Yes, you might be forgoing a few hundred bucks, but if you land even one of those referrals, you’re looking at an extra $2,000 and the potential for another 3 referrals. Furthermore, if the client has a good experience getting updates from you during that initial free period, they are likely to continue paying you to do their updates long term.

Another option is to request referrals when you send your invoice. If the client is really pleased with your work and the value you provided, this will be a good time to elicit an action on their part. However, if the goodwill isn’t quite that strong, you can always motivate them by offering a slight discount in payment in exchange for referrals.

The referral system fails or succeeds based on how much your clients love you. If you’re the type who makes everyone fall in love with you, referral business will come easily if you ask for it. If the opposite is true, you might need to essentially buy referrals like you would other leads.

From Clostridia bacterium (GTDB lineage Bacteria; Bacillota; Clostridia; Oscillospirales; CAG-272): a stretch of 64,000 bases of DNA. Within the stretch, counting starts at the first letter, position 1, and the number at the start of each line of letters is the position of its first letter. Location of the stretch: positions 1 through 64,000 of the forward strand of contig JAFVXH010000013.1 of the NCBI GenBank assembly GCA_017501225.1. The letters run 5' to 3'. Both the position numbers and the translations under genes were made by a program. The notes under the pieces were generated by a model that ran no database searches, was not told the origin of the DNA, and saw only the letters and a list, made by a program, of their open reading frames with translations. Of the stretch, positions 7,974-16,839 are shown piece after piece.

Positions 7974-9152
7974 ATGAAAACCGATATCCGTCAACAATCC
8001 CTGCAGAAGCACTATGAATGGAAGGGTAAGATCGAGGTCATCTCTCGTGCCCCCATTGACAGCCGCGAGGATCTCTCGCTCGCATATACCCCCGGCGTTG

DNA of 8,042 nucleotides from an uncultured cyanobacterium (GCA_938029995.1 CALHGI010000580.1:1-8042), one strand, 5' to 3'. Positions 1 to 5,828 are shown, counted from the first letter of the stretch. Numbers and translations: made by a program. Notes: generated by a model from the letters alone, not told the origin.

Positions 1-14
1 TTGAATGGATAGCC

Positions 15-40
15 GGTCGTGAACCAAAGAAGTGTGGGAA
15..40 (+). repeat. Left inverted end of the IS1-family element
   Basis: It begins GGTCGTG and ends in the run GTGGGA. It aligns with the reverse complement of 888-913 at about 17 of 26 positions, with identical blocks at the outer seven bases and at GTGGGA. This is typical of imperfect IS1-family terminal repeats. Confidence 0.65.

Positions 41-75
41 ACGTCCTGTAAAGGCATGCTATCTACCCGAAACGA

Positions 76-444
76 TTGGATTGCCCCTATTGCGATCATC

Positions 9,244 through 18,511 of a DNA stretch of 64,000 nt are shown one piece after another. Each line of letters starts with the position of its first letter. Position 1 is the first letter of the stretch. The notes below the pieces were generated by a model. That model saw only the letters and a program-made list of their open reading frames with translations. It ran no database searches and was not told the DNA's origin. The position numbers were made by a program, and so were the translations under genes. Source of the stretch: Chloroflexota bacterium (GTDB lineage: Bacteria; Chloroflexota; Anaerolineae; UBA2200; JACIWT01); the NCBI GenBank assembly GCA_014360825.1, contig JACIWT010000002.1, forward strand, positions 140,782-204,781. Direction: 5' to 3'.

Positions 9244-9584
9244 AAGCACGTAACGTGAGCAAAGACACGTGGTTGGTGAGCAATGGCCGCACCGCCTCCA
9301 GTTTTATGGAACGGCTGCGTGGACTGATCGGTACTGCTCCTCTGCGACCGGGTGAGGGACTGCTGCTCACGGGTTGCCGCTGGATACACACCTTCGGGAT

2. Regular Guest Blogging

One of the best ways I’ve found to land clients is to get my work in front of them. I am usually hired by marketing agencies and SaaS businesses, so I make a point of regularly writing for some of the most popular blogs in those spaces.

This has both and short term and a long term benefit. When a post first goes live, I typically get a small influx of website visits. While the numbers aren’t very impressive, these visitors are hyper-targeted, which makes just 100 of them far more valuable than several thousand visitors from a site like Reddit.

The long term benefit of these guest posts is typically derived from SEO. If the website is prominent, it will get search traffic to my guest post continuously, which translates to continuous referral traffic for me. Additionally, the backlinks to my website boost my own search engine rankings and by extension, my incoming search traffic.